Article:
Some of us may have seen the movie called Inception with Leonardo DiCaprio. 

In the event you have not seen the movie, the premise can be summarized in this one quote: 

“What is the most resilient parasite? Bacteria? A virus? An intestinal worm? An idea. Resilient…highly contagious. Once an idea has taken hold of the brain, it’s almost impossible to eradicate. An idea that is fully formed – fully understood – that sticks; right in there somewhere.” – Dom Cobb

I was reminded of this quote earlier this week while I was speaking to a few colleagues. 

The first colleague was prepping me for a call and advised me to “tone it down.” Simply stated, he thought it would be best if I didn’t wear a bright red suit coat, wasn’t as animated as I typically am with my hands, and tried to be a little less passionate. 

The second conversation was before recording our new podcast this week. AJ reminded me that I tend to fill up those little spaces (where my words try to catch up to my thoughts) with phrases such as, “you know, for me personally, as I was saying.” 

As we were recording I started to become extremely conscious of each time I said one of the above phrases which made me say it more during our recordings. I became so aware that it almost consumed my thoughts and I took a long pause at one moment to collect my thoughts and lead with a different phrase, only to fall back on the “you know.” 

For the meeting, I didn’t wear my typical red sport coat. I held my hands together so I would prevent myself from talking with my hands. As a follow-up, the same person who told me to be less animated provided feedback that I didn’t seem my typical passionate self.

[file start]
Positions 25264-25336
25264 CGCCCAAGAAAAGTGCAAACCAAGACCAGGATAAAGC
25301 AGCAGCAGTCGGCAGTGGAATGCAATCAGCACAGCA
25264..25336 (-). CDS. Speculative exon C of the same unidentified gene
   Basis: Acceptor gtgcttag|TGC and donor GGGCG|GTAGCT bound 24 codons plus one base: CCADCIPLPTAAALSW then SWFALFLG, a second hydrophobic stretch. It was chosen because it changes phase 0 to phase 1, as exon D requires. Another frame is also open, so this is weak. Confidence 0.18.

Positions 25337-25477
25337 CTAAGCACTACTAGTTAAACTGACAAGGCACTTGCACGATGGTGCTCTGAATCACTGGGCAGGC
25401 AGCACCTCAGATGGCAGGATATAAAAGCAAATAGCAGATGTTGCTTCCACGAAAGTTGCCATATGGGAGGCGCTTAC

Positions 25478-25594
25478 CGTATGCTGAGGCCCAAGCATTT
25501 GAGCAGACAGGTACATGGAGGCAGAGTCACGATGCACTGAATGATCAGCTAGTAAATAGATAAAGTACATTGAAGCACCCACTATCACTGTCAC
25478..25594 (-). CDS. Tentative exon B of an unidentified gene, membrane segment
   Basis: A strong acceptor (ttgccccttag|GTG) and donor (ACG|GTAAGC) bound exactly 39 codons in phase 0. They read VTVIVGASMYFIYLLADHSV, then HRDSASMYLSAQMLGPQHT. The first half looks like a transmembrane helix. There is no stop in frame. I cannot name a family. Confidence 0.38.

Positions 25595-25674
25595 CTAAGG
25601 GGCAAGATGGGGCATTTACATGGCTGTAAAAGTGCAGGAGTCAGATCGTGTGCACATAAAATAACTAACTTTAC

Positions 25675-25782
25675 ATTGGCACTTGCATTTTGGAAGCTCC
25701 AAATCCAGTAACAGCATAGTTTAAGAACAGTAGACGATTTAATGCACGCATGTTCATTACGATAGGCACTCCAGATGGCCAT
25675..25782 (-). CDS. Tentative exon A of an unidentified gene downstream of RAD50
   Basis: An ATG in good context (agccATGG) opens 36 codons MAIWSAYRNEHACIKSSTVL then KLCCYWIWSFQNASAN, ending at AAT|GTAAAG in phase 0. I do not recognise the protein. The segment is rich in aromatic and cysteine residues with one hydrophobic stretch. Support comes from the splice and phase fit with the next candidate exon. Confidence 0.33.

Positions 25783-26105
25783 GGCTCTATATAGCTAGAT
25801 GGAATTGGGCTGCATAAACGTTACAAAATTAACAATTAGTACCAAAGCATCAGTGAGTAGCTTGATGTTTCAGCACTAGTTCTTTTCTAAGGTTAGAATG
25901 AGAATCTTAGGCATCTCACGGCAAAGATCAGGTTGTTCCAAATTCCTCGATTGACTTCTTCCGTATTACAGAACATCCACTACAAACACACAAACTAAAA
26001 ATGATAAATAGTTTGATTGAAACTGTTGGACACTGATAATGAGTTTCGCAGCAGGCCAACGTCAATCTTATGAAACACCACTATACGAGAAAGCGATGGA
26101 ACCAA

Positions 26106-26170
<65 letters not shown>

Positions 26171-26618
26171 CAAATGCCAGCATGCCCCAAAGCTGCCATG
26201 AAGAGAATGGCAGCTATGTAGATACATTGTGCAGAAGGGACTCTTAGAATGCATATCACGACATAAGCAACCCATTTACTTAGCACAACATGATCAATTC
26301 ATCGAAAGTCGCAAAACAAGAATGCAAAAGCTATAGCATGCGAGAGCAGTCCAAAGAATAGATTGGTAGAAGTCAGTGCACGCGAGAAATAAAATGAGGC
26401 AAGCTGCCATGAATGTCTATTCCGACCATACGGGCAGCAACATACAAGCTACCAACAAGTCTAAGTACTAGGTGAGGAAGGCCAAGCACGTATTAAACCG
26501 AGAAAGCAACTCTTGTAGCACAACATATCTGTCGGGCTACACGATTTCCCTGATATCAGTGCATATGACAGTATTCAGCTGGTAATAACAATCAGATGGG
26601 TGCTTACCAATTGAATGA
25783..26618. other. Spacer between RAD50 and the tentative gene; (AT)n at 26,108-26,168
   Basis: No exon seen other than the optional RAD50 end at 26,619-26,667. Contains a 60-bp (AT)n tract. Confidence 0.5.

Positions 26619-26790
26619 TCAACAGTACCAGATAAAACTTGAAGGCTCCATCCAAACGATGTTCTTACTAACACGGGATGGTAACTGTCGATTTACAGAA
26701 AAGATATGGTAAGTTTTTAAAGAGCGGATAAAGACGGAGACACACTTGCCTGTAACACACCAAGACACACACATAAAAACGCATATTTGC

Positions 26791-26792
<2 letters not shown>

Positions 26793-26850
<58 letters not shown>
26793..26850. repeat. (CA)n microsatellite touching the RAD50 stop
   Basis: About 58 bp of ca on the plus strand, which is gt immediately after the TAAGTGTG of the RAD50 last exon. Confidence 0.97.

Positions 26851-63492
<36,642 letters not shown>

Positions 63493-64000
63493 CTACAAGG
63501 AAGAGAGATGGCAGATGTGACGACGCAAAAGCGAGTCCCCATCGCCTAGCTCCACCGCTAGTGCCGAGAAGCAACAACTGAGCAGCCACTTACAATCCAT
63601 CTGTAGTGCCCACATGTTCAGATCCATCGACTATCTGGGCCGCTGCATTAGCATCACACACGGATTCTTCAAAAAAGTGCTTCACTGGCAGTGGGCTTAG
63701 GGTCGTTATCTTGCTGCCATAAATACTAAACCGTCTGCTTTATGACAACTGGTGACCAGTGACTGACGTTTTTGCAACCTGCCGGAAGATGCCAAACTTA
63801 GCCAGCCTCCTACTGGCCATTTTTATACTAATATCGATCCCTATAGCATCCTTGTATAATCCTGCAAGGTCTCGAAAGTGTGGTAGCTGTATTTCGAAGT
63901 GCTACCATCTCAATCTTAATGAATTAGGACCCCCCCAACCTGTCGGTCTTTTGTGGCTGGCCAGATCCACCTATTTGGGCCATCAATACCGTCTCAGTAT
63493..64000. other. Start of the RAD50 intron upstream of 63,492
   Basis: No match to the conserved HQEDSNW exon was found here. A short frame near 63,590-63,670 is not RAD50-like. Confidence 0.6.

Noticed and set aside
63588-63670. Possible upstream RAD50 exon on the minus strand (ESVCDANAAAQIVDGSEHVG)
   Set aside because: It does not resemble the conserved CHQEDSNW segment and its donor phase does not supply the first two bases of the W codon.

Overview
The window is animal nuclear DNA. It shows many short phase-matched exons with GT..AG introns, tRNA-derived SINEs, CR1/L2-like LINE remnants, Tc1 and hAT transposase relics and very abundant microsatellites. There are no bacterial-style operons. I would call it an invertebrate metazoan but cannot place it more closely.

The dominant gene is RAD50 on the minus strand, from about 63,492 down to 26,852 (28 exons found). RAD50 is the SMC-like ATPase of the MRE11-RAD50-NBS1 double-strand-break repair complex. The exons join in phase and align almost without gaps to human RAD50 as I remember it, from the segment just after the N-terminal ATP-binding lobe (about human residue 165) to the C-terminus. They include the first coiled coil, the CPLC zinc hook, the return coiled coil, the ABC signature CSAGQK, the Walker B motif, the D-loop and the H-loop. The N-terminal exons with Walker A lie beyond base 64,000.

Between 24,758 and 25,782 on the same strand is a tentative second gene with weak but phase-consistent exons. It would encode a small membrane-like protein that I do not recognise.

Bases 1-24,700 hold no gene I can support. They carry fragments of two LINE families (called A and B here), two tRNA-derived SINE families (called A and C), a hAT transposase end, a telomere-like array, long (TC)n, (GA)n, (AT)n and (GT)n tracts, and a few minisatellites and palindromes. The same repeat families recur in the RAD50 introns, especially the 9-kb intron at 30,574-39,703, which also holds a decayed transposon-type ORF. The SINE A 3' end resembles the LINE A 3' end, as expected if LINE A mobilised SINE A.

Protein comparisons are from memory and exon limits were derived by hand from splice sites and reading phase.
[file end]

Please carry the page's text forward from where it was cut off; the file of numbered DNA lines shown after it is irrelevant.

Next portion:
Why does this observation matter? 

Two reasons. 

First, the people we surround ourselves with influence us. Their thoughts, ideas, opinions, actions, and views on the world around them have a direct impact on our own reality. We need to be aware and acknowledge, and at the same time, remember to be true to ourselves. 

Second, the things we read, the things we watch, the information we consume shape our own perceptions of the world. It is because of this influence I feel it is imperative to set time aside each week to disconnect from the digital space and immerse ourselves in the analog space. I also believe it is important to set time aside each week to allow ourselves to explore new ideas, new concepts, and new themes that are outside our typical interests. We need new (to ourselves not necessarily the world) themes to inspire creativity, innovation, and design. 

This concept is important for the world of medicine (and the pseudo business called healthcare). For innovation to occur, we must look beyond the four walls of a hospital, a lecture hall, or our typical medical journals. 

We also need to look beyond ourselves and the dogmatic hierarchy of medicine. We need to remember that while one may have the most medical expertise in the room, that there is another person in the same room who has the most expertise in the context of their own life. 

What happens if the patient and the physician work together to plant a seed that allows that relationship to grow with listening, understanding, and respect? 

Perhaps it grows into delivering care at the N of 1. 

Please email your comments, thoughts, questions, or ideas to me directly at You can also find me on Twitter and Instagram.


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